U.S. Government Officials Honor Victims of Sobibór Nazi Death Camp on 75th Anniversary of Camp Revolt

Wreath laying by the U.S. delegation

U.S. Government officials attended the 75th anniversary commemorating the revolt of prisoners at the Sobibor death camp in Nazi-occupied Poland organized by Poland’s Ministry of Culture and National Heritage on October 13.   Susan Sandler, the U.S. Department of State’s Deputy Special Envoy for Holocaust Issues, led the official delegation that included diplomats from the U.S. Embassy in Warsaw.  Polish officials attending the commemorations included the host, Deputy Prime Minister and Ministry of Culture and National Heritage Piotr Gliński; Wojciech Kolarski, Undersecretary of State from the Presidential Chancellery; Secretary of State Jarosław Sellin of the Ministry of Culture and National Heritage; and the Director of the State Museum of Majdanek Tomasz Kranz.  Foreign officials from numerous other countries also attended the solemn commemorations.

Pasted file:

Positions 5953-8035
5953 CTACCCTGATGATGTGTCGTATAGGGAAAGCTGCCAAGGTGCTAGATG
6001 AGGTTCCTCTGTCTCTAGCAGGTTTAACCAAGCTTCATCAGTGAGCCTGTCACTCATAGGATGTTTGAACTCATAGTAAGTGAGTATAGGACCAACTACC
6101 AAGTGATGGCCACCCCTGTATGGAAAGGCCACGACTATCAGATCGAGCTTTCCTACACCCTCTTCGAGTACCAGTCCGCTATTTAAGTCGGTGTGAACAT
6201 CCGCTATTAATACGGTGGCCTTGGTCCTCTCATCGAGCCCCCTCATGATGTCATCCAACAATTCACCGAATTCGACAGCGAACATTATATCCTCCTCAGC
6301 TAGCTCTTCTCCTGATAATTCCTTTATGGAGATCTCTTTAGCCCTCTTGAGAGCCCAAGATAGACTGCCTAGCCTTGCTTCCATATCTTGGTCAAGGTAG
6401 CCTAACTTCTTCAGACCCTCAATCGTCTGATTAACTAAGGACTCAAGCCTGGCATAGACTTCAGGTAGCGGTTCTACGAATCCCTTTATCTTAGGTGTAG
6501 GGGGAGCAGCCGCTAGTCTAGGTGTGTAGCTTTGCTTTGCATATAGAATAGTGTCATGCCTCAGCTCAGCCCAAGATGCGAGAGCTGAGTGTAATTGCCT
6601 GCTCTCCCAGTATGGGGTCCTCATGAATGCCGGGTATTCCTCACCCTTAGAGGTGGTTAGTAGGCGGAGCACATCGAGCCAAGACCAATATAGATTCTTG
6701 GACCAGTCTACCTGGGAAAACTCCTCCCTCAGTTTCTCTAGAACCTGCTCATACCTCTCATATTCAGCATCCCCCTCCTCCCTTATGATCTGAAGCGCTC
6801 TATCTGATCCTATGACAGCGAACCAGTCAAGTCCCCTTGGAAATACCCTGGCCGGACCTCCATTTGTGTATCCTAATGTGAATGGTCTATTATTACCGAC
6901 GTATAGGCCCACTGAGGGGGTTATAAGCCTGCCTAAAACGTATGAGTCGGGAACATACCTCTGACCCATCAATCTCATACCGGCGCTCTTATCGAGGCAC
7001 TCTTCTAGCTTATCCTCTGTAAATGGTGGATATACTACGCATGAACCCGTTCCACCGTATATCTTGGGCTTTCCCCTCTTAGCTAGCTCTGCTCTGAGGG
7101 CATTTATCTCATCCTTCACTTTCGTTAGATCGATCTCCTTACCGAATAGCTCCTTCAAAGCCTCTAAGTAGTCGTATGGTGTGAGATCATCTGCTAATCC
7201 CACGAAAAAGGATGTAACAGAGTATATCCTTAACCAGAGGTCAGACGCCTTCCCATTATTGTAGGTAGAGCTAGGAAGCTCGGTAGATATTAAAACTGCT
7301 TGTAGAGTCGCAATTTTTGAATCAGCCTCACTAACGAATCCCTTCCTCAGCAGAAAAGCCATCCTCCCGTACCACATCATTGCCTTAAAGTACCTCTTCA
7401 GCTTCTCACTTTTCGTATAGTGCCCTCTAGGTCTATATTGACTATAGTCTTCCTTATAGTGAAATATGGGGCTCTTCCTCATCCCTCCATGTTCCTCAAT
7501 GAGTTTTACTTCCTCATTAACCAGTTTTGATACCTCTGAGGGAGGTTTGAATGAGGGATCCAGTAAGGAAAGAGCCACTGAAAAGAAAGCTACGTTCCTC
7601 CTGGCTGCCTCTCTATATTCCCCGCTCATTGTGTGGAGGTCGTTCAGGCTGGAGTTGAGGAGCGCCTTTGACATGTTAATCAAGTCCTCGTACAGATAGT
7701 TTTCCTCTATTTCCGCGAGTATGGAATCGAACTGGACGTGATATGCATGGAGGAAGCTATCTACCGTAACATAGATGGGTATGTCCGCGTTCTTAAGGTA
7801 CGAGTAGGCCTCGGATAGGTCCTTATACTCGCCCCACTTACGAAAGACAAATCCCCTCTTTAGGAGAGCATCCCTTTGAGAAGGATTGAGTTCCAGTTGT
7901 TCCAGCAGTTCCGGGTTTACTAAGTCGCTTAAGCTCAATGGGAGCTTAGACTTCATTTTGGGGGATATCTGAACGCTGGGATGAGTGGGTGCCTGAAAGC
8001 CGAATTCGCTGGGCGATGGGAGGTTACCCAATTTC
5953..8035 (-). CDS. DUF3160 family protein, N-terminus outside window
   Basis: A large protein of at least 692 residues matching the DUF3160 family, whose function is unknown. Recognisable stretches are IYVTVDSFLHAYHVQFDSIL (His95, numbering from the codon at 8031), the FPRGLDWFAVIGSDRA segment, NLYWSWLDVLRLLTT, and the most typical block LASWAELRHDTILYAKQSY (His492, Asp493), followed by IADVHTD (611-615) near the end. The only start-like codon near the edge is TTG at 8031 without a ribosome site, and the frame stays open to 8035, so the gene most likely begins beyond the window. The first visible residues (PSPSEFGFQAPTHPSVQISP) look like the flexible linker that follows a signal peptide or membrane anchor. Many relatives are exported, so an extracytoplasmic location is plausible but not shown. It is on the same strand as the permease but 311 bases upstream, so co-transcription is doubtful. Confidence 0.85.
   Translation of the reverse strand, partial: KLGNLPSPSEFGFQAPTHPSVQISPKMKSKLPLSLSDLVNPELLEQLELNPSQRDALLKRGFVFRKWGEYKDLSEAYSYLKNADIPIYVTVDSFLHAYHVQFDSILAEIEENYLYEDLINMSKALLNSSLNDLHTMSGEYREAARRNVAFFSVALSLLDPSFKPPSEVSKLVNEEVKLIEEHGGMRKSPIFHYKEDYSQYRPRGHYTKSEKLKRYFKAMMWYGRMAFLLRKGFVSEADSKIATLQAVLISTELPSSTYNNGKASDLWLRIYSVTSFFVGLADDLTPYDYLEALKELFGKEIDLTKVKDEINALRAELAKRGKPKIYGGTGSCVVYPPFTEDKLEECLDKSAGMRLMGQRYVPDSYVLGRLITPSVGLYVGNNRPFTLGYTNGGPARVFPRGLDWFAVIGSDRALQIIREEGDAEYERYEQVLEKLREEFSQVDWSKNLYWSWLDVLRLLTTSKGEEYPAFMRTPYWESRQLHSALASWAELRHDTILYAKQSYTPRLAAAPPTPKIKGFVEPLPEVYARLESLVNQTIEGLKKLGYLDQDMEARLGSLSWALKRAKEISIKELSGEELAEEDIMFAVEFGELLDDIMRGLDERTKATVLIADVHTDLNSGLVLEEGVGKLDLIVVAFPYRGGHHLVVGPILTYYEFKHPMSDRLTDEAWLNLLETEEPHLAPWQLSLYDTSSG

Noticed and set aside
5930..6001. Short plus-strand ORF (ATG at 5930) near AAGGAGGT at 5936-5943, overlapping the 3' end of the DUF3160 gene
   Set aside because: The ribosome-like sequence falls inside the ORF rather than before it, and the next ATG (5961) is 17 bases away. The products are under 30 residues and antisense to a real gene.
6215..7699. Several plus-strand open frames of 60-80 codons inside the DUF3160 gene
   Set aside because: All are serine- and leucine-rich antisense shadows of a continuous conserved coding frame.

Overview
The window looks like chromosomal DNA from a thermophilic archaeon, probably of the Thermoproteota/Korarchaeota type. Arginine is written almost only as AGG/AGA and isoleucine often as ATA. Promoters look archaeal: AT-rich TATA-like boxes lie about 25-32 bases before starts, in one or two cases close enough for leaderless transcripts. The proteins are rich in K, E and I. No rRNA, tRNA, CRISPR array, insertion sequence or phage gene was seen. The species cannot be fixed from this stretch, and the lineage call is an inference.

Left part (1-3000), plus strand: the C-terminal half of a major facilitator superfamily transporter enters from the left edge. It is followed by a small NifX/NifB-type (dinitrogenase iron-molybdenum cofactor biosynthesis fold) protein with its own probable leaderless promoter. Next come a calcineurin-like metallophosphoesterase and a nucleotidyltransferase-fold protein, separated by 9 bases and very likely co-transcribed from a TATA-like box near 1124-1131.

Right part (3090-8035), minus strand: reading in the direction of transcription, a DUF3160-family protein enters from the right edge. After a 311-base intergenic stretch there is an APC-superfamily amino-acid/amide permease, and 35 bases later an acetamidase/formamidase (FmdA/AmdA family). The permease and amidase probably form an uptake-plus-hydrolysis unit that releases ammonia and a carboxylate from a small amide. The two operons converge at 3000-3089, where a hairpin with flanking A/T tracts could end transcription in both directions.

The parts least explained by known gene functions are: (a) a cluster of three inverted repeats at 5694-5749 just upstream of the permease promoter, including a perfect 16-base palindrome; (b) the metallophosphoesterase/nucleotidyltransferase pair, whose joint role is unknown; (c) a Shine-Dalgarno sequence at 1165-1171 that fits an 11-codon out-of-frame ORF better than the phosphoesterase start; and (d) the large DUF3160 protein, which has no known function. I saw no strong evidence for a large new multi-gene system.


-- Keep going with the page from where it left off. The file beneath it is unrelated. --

Between March 1942 and October 1943, it is estimated that 170,000 people were exterminated in the Nazi death camp of Sobibór, most of them Jews.  In October 1943, several hundred prisoners led a revolt against their Nazi oppressors.  According to the US Holocaust Memorial Museum, most of the escapees died crossing minefields or were killed by Nazi pursuers.  After the revolt, some joined partisan units; others found shelter among sympathetic Poles.  It is estimated that merely 50 of the escapees survived the war.

More information about the Sobibór death camp and revolt is available on the websites of the US Holocaust Memorial Museum: